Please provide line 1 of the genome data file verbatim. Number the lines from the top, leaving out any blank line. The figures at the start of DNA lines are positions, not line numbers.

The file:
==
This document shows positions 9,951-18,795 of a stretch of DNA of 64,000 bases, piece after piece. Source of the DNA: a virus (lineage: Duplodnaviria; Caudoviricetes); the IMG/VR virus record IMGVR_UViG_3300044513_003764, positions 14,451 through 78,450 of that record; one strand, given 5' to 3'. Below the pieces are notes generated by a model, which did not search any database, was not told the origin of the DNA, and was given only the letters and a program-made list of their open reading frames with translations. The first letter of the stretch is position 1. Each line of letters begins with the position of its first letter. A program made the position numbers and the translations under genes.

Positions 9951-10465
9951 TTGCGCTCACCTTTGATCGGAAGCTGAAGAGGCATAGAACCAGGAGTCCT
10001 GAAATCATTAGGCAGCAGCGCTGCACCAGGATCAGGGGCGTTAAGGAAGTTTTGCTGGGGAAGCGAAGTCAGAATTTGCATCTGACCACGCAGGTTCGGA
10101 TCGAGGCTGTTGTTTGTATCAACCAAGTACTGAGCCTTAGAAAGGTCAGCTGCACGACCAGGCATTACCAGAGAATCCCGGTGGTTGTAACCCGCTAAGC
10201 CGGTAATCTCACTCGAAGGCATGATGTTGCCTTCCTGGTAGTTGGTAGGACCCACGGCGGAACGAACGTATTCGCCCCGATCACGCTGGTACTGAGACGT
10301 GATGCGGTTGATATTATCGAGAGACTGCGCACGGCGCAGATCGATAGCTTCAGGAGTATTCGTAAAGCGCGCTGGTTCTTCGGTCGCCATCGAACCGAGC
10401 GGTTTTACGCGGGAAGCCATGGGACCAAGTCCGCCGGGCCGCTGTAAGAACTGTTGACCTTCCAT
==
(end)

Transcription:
This document shows positions 9,951-18,795 of a stretch of DNA of 64,000 bases, piece after piece. Source of the DNA: a virus (lineage: Duplodnaviria; Caudoviricetes); the IMG/VR virus record IMGVR_UViG_3300044513_003764, positions 14,451 through 78,450 of that record; one strand, given 5' to 3'. Below the pieces are notes generated by a model, which did not search any database, was not told the origin of the DNA, and was given only the letters and a program-made list of their open reading frames with translations. The first letter of the stretch is position 1. Each line of letters begins with the position of its first letter. A program made the position numbers and the translations under genes.